As a follow up to my last chicken post, I thought I'd share one of the photos of what became of our roasted bird. The top photo, of Sweet Potato Okonomiyaki with Sesame Peanut Noodles was part happy kitchen experiment, part tried and true recipe.
Okonomiyaki is described by some as a sort of Japanese Pizza, though it's closer to a pancake than a pizza in my opinion. I first had it when friends of mine came home from teaching English in Japan, and since then it's become one of my favorites, though making it at home requires some special ingredients that I don't often have on hand, so okonomiyaki only graces our dinner table maybe once a year. The beauty of okonomiyaki, though, is that once you have the batter (flour, potato, water, salt or dashi, shredded cabbage and egg), whatever else goes in/on it is up to you. Onion, ginger, shrimp, pork, chicken, kimchi, mochi, cheese, Sea Monkeys, stale marshmallow Peeps (OK, not really those last two), you name it. When Jo and I were in Hiroshima, we ate at a place that served theirs with soba noodles fried right in, a regional thing, apparently, called "Hiroshimayaki". So whatever you're hankering for, toss it on. Fry it up, squirt it all over with some thick, tangy okonomi sauce, some Kewpie mayo (or Kraft, if you, like I am, are always out), a few bonito flakes that will do a jiggly-wiggly-I-dare-you-to-eat-me dance for you and you're all set.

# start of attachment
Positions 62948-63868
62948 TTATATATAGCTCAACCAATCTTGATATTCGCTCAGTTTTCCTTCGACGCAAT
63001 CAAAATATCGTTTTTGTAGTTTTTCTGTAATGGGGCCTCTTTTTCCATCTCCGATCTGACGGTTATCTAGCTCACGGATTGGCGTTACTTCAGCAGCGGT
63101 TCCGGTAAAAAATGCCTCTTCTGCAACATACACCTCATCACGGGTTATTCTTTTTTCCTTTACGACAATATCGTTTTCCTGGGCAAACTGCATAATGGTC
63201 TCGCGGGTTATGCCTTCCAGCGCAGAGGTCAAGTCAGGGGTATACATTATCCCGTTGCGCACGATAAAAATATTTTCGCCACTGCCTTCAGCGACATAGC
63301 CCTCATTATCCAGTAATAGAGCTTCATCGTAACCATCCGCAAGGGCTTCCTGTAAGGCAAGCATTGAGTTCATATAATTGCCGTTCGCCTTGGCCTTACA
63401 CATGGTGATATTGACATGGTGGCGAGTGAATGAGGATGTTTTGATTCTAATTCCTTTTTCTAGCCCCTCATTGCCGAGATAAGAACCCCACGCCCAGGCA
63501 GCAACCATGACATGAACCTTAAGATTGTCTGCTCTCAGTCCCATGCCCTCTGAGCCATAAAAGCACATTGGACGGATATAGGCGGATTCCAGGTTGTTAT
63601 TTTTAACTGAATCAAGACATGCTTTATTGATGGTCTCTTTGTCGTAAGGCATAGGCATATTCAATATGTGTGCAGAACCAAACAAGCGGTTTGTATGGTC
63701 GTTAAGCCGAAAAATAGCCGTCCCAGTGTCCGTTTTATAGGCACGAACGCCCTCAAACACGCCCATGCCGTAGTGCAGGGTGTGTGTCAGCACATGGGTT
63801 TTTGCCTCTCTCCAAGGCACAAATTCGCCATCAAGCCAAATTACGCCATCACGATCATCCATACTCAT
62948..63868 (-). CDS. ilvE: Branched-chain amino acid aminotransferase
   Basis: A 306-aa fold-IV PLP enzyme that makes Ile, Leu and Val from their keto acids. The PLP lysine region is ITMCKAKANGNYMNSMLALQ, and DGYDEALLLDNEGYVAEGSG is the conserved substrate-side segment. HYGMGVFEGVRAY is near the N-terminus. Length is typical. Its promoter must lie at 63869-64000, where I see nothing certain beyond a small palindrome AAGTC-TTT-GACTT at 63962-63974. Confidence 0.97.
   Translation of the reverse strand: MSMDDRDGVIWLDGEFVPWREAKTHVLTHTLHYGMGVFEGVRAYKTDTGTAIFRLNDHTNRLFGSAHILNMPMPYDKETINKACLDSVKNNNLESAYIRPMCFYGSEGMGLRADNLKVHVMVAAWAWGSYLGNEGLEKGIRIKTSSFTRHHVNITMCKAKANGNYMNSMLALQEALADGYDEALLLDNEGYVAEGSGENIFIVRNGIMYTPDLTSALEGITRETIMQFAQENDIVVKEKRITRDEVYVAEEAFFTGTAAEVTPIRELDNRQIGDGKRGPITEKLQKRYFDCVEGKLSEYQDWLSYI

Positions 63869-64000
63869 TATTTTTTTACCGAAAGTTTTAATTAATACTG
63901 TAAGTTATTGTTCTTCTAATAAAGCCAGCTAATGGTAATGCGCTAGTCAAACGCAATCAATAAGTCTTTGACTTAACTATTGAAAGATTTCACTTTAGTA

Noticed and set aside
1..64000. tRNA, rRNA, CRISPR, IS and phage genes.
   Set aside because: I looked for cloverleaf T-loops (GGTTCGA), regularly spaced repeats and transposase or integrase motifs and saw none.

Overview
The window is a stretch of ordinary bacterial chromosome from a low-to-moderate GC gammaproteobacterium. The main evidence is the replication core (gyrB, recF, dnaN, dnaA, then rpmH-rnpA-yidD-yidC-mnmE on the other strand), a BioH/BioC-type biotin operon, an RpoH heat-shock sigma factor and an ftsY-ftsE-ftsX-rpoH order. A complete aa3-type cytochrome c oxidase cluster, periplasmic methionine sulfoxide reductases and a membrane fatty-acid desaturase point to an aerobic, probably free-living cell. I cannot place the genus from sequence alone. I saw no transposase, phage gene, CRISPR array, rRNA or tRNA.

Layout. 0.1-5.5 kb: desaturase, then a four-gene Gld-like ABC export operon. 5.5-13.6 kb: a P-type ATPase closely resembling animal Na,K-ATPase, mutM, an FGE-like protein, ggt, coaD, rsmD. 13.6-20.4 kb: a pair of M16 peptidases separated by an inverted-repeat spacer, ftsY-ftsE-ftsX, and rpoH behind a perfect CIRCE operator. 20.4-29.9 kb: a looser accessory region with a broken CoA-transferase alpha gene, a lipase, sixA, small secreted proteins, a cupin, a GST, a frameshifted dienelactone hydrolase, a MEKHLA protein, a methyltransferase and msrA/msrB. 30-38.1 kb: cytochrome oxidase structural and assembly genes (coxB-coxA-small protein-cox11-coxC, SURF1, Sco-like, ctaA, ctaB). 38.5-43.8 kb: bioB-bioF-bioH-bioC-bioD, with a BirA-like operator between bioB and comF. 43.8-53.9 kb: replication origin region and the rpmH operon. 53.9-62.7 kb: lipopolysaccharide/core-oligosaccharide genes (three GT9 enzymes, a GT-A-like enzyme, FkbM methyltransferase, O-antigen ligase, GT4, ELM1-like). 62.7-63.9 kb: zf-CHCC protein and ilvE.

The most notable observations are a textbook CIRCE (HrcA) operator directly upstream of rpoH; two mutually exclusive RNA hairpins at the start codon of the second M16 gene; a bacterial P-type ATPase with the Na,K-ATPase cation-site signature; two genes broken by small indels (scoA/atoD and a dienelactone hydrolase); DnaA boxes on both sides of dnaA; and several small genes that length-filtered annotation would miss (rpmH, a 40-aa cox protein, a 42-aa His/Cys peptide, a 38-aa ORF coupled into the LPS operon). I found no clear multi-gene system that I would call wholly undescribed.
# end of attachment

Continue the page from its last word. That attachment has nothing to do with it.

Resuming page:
The 'official' version of okonomiyaki calls for grated "mountain potato" or yama-imo, which looks like mush, but provides a glutinous component to the batter that okonomiyaki purists (can they exist for a dish like this?) would argue is essential. I had none in my kitchen, but I did have a bunch of mashed up sweet potatoes that I'd used for another recipe, and the idea of sweet-potato-flavored okonomiyaki sounded plausible (and tasty, really) to me. I also had no okonomi sauce, and didn't feel like making a special trip to our Asian market, but I found this recipe for both the pancake and a homemade approximation of the sauce. Dinner was cooking.
While frying up our okonomiyaki, I tossed together a really simple "salad" of soba noodles, peanut sauce, some shredded chicken and veggies (cucumber, red pepper and green onion) (recipe, more or less, here). Jules picked and poked and prodded at it for the most part, asking for yoghurt about 20 minutes in, but Kasper, Kasper was amazing. He slurped and sucked up his noodles like the best of them, and even poked a finger in his pancake a few times before taking a few bites. I'd call dinner an overall success, especially because it's spurred me on to put (this, admittedly highly bastardized version of) okonomiyaki on my table more often.
I'm not going to share my own personal recipe with you for this, mostly because I wasn't paying attention myself when I tossed it together. But I do encourage you to try okonomiyaki for yourself. Let the improv begin!
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